While diving offers us the opportunity to experience the immense beauty of our Florida waters, if a diver rises to the surface too quickly they may succumb to a serious illness called "the bends."
In this Health Matters, we look at the symptoms and treatment for this condition.
A diver since the age of 16, Holly Dugger was on what she perceived to be a routine dive until she felt something going wrong in her body. Her ascent to the surface may have happened too quickly.
Holly says, “I came up and shortly after the dive, I started noticing pain in both of my elbows, which was abnormal ‘cause I had not done anything that would have cause that kind pain.”
Upon arriving at Capital Regional Medical Center, Holly was placed in the hyperbaric chamber, a steel piece of equipment that assists the body in returning to equilibrium.
Jack Horning, HBO Coordinator at Capital Regional Medical Center, says, “Depending on the patient and how soon they get here and the severity of the symptoms, we do an assessment determine whether or not it was a decompression problem, and we pressurize them.”
If Holly hadn't been treated in the hyperbaric chamber she could have suffered long-term effects such as paralysis or bone and joint deterioration, and she possibly could have died.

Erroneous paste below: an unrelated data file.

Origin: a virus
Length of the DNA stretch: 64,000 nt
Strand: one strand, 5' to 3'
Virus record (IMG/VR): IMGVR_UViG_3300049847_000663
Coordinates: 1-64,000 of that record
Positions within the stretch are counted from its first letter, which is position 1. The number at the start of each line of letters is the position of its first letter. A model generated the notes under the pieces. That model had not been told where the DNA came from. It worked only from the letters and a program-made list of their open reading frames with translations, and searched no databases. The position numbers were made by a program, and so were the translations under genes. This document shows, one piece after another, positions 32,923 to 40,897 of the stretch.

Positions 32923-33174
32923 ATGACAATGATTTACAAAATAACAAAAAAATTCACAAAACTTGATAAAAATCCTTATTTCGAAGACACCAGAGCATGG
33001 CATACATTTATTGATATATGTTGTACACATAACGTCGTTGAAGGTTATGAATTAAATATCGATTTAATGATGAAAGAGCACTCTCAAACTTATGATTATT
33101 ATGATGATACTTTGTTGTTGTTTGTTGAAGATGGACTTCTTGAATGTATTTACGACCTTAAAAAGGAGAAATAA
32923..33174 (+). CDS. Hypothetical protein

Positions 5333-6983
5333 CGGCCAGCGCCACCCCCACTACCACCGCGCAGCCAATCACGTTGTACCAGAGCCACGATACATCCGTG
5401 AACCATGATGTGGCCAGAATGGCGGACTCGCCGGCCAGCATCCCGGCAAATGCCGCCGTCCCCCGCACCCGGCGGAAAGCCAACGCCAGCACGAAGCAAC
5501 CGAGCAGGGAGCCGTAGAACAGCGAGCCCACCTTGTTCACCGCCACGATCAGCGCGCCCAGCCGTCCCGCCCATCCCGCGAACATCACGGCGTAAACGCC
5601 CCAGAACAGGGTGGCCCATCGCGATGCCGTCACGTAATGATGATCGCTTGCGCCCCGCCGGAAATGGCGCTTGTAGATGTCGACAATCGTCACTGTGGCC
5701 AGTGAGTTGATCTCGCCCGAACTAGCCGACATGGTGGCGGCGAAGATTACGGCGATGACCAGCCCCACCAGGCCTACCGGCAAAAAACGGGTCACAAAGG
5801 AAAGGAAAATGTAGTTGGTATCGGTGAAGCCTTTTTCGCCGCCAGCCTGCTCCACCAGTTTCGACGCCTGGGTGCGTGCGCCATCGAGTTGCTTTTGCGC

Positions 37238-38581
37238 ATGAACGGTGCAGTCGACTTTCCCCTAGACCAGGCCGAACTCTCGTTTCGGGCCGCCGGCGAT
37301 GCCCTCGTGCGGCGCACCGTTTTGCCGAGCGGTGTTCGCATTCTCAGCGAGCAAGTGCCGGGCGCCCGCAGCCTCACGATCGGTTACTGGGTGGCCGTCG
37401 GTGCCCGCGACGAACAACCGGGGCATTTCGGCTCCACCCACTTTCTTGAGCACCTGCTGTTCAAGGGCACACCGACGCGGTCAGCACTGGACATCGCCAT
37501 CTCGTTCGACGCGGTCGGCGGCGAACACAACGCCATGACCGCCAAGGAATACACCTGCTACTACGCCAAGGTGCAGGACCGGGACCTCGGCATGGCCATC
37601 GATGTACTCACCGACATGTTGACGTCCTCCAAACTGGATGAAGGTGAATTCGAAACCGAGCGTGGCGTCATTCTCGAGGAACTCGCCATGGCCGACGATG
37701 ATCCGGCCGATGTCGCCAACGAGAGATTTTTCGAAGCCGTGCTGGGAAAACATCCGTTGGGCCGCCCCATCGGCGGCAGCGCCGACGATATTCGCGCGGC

Jack adds, “Pressurize the patient to the most standard treatment depth is 60 ft. You start them on breathing pure oxygen at that time.”
The immediate use of this equipment was the key to her recovery.
Holly says, “They treated me for five and a half hours on oxygen and by the time the treatment was over, I was pain free.”
With the increase in participation in one of Florida's most colorful recreational sports on the rise, it's important to learn and follow the rules of diving every time you head for the beauty of our oceans floor.
A new study found that people who exercised intensely 24 hours before they dove, greatly decreased the occurrence of "the bends”, or decompression sickness.
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